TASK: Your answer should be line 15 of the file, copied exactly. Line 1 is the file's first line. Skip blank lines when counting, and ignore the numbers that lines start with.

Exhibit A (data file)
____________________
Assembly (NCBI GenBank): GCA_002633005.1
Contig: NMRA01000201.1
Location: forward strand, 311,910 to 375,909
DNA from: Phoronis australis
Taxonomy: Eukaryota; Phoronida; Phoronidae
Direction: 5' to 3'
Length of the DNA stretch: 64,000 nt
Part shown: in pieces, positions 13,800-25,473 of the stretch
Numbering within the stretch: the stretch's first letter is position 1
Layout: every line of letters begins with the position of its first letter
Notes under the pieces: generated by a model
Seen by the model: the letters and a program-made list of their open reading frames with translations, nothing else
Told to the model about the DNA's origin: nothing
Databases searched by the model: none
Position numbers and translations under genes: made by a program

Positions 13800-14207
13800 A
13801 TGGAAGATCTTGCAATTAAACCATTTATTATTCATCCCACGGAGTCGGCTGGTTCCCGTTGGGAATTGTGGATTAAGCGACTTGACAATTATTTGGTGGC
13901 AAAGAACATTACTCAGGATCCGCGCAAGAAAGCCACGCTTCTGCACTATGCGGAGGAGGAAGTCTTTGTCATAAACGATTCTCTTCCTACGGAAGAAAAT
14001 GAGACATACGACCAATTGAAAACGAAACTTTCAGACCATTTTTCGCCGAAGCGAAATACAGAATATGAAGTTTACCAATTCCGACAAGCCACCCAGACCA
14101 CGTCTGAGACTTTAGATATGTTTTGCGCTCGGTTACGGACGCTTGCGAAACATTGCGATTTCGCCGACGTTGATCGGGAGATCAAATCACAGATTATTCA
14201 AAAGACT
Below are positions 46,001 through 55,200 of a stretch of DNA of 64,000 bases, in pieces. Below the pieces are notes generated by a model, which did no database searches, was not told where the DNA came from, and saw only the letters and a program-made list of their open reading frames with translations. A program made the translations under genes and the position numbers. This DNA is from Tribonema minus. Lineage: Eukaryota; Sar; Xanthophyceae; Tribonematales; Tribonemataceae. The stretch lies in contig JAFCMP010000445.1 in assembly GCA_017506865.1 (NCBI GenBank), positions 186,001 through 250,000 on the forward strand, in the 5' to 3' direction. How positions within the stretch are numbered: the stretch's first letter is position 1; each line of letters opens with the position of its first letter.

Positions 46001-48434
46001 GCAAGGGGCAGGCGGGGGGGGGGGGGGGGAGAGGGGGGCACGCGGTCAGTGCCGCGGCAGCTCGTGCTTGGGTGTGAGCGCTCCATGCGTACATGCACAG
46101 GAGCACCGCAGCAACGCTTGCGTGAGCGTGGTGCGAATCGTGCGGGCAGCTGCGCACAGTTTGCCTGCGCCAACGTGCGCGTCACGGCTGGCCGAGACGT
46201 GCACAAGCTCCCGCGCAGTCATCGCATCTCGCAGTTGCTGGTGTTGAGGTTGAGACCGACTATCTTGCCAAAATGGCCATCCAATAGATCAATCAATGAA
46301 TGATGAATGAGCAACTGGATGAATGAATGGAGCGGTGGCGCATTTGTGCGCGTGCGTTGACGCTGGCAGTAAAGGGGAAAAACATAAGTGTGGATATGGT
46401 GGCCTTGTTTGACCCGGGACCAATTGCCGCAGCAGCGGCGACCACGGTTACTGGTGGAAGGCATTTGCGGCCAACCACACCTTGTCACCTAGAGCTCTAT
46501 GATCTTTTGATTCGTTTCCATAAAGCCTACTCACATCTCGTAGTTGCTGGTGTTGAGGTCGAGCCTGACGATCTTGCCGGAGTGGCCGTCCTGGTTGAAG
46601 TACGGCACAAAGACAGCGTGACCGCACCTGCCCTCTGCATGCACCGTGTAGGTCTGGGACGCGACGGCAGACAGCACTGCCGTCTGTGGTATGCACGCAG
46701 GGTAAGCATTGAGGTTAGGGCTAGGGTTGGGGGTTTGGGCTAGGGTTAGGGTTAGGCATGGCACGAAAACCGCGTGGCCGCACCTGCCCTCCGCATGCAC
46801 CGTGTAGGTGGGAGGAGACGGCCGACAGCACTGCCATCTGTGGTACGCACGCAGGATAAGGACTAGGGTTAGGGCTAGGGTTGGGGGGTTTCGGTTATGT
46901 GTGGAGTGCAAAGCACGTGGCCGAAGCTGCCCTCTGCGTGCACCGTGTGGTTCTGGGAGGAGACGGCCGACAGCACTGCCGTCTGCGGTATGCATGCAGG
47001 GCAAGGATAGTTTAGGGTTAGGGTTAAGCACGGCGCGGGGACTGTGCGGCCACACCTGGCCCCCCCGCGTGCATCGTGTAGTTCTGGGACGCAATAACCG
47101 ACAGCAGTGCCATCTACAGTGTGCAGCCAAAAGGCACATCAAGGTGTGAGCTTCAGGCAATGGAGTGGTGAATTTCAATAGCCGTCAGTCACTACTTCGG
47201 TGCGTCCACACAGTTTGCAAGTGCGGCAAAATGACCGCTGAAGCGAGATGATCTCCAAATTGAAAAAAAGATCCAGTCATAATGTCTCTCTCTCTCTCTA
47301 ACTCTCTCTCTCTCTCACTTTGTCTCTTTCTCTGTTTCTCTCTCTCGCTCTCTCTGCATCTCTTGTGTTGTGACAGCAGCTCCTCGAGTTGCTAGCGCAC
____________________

Position numbers and translations under genes: made by a program